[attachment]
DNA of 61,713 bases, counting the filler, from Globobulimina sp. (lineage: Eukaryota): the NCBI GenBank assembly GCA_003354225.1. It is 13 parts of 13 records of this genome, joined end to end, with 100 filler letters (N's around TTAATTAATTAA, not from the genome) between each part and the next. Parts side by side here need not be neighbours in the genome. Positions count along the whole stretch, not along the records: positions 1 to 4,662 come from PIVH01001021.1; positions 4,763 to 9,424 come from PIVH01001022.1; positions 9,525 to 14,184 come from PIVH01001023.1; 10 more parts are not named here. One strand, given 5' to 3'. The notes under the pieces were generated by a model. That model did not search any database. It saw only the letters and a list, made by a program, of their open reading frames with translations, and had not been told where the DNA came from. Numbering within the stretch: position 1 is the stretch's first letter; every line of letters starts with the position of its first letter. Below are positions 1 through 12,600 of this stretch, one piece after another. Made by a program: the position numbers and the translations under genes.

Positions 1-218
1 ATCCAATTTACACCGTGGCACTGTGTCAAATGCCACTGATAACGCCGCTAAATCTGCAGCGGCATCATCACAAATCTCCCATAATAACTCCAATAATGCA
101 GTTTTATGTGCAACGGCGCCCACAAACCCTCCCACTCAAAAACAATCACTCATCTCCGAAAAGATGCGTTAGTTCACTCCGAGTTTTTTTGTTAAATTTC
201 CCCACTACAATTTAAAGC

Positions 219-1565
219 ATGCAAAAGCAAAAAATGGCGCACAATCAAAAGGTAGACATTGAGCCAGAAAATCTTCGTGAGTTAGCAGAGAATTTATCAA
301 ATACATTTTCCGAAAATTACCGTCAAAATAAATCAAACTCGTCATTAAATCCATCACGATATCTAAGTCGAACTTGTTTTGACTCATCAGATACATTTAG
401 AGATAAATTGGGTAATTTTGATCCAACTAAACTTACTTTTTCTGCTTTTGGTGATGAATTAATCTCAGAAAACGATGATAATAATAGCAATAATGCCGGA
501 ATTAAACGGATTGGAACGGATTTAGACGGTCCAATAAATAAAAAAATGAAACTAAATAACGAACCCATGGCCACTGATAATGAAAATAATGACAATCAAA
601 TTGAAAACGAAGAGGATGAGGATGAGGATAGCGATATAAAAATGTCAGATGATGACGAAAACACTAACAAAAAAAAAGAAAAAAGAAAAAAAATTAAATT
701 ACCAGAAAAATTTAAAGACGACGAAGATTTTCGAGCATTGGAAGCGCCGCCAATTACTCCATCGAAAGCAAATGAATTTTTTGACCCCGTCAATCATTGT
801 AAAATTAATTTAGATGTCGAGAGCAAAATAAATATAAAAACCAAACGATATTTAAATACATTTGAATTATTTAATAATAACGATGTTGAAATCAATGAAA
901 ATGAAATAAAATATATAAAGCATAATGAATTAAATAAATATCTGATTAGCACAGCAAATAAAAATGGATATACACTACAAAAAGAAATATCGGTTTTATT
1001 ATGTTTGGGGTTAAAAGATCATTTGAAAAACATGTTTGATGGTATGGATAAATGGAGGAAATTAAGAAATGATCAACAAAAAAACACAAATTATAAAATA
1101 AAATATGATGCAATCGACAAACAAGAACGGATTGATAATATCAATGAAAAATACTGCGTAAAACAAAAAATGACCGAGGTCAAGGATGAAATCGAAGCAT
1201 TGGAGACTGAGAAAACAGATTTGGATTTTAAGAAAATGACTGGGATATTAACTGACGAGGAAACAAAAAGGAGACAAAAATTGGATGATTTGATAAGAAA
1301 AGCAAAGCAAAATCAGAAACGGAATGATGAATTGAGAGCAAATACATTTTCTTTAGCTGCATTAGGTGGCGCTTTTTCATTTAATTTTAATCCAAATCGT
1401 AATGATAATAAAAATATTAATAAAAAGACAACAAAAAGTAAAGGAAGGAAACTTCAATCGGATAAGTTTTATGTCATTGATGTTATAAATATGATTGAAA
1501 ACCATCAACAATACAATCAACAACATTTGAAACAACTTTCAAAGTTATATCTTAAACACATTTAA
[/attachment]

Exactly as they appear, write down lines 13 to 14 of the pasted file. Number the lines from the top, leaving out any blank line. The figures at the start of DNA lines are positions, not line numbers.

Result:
801 AAAATTAATTTAGATGTCGAGAGCAAAATAAATATAAAAACCAAACGATATTTAAATACATTTGAATTATTTAATAATAACGATGTTGAAATCAATGAAA
901 ATGAAATAAAATATATAAAGCATAATGAATTAAATAAATATCTGATTAGCACAGCAAATAAAAATGGATATACACTACAAAAAGAAATATCGGTTTTATT